Packing Old Bottles
This chapter is about how to pack old bottles for shipment. One might think that this is an easy thing to do. But, unfortunately, I have received bottles that were packed so badly that they hardly survived - or didn't survive at all. Also a good packing job can reduce the damage if a bottle starts leaking during transport. So the following chapter shows how to pack old bottles for shipment in a secure way. So far none of the bottles packed in this way were broken, even old free-blown bottles survived transatlantic transport.
Securing Of The Bottle Neck
Especially with old bottles that wear a wax cover, it is essential to protect the bottle against leakage during transport. Also these wax covers are very easily broken, so you have to take extra care of them. The same goes for straw covers. I use cellophane to wrap the bottle neck with a few layers. Wrap it in a way that about the half of the cellophane juts out at the top. Then you twist this end a few times and tape it to the bottle neck. Another piece of tape goes around the bottle neck.
After that the whole bottle is put into a plastic bag. This bag is either sealed with a foil-sealer (the kind you use for refrigerator bags) or you seal it with a tight knot. Try to get all the air out of the bag before sealing it. This bag will protect the bottle and its labels from humidity during the transport and also might keep the liquids of a broken or leaking bottle inside to prevent them from affecting any other bottles in the package.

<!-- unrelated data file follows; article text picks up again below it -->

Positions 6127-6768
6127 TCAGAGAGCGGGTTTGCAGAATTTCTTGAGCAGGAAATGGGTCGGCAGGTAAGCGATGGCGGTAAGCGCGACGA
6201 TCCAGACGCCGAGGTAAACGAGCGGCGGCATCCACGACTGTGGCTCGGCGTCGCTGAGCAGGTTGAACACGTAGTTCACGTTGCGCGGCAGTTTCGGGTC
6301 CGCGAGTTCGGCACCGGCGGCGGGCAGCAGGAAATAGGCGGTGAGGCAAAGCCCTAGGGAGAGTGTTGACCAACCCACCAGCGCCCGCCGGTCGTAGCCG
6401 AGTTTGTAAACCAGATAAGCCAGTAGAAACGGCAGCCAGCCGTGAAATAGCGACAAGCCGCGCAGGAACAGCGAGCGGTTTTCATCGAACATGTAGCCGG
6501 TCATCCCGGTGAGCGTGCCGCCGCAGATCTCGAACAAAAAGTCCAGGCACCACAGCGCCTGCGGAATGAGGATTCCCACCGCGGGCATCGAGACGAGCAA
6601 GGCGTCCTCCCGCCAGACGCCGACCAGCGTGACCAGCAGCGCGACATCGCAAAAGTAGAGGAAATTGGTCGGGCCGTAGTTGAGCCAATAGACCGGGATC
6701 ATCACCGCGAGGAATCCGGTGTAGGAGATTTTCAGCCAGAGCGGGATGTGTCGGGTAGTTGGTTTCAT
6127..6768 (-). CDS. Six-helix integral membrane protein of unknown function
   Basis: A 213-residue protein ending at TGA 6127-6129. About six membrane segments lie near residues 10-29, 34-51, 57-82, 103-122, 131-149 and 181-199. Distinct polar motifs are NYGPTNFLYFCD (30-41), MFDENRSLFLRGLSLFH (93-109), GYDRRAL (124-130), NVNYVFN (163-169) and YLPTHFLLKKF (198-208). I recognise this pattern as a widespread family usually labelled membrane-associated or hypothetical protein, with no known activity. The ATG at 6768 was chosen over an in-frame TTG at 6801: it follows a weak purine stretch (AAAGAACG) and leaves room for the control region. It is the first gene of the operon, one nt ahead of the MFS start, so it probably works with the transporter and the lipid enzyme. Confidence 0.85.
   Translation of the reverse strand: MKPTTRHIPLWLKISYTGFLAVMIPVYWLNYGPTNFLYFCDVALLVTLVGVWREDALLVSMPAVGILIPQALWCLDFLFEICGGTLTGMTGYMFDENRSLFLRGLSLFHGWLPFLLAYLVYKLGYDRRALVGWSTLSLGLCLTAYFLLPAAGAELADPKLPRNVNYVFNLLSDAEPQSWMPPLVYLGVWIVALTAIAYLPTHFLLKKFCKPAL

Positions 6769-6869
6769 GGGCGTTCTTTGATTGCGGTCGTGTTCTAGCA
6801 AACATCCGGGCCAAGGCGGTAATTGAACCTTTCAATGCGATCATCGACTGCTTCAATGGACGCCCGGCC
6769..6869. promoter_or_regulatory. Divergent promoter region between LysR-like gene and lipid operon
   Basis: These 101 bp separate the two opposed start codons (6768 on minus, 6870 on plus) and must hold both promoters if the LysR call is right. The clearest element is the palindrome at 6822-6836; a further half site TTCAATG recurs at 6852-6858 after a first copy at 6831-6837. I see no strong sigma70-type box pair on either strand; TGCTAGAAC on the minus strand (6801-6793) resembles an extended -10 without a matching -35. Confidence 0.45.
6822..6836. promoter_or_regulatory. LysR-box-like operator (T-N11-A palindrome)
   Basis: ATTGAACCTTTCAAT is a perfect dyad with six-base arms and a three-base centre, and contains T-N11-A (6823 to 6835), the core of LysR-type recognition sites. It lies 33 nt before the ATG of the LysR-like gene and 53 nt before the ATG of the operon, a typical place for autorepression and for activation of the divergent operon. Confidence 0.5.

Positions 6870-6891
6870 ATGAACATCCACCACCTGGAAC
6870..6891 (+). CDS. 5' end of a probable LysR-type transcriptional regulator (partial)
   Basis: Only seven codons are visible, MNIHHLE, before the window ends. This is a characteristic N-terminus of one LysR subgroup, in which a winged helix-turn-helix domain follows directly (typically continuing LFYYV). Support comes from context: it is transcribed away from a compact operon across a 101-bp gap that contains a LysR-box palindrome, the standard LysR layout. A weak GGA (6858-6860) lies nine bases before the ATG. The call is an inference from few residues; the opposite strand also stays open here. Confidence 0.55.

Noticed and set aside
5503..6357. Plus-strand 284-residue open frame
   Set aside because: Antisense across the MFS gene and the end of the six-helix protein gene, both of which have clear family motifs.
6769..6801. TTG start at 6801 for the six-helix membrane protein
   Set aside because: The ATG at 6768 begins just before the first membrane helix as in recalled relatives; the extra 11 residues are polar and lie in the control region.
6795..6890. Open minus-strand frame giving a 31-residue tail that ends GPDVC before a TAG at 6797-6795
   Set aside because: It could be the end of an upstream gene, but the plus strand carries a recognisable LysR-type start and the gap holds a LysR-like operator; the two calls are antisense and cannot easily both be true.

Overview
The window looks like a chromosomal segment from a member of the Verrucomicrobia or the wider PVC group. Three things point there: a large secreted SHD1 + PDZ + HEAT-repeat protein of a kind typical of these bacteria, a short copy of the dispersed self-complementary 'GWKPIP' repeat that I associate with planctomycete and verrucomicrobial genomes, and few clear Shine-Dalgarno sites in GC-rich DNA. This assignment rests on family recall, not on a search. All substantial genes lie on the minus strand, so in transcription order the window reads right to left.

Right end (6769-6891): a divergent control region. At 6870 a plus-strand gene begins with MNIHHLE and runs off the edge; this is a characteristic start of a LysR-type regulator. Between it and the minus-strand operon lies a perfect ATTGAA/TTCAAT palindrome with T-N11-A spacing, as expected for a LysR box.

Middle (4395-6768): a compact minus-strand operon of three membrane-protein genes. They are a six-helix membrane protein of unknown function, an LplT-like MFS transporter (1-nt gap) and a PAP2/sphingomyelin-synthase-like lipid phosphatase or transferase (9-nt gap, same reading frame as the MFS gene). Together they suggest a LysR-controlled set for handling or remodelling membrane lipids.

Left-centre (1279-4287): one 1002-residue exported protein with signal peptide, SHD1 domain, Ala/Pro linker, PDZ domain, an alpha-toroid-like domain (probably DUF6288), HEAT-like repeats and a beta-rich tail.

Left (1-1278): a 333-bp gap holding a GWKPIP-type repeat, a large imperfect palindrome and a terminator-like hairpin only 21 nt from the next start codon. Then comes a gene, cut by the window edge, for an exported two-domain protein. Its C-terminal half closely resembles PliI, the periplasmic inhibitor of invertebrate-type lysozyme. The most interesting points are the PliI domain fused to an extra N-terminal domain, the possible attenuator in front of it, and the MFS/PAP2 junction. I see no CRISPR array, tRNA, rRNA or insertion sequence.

The following pictures show you how to do this:
Wrapping a bottle 1
Wrapping a bottle 2
Wrapping a bottle 3
Packing The Bottle
After putting the bottle into a plastic bag, you might want to wrap it in some layers of bubble-wrap. This depends on how well the bottle fits into the bottle safe. The bottle should not be able to move around inside the bottle safe, but you must not pack it too tightly to avoid putting too much pressure on the bottle.
Bottle and bubble-wrap (note that the wrapping & the bag are missing!)
The bottle is put into a bottle safe i.e. a Styrofoam or cardboard container to transport a bottle. This item usually comes with an additional outer cardboard box.
Two or more bottle safes are taped together in the most compact way, so they will splint each other.
Taped bottle safes
The bottle safes are again wrapped in a few layers of bubble-wrap which is secured with tape.
Safes in bubble-wrap
Finally the package is wrapped in tough packing paper and some tape or cord is wound around the package. This should do the job for even the roughest transport.
(PS: The perfect package shown here was packed by Garrafeira Nacional - good job, guys!)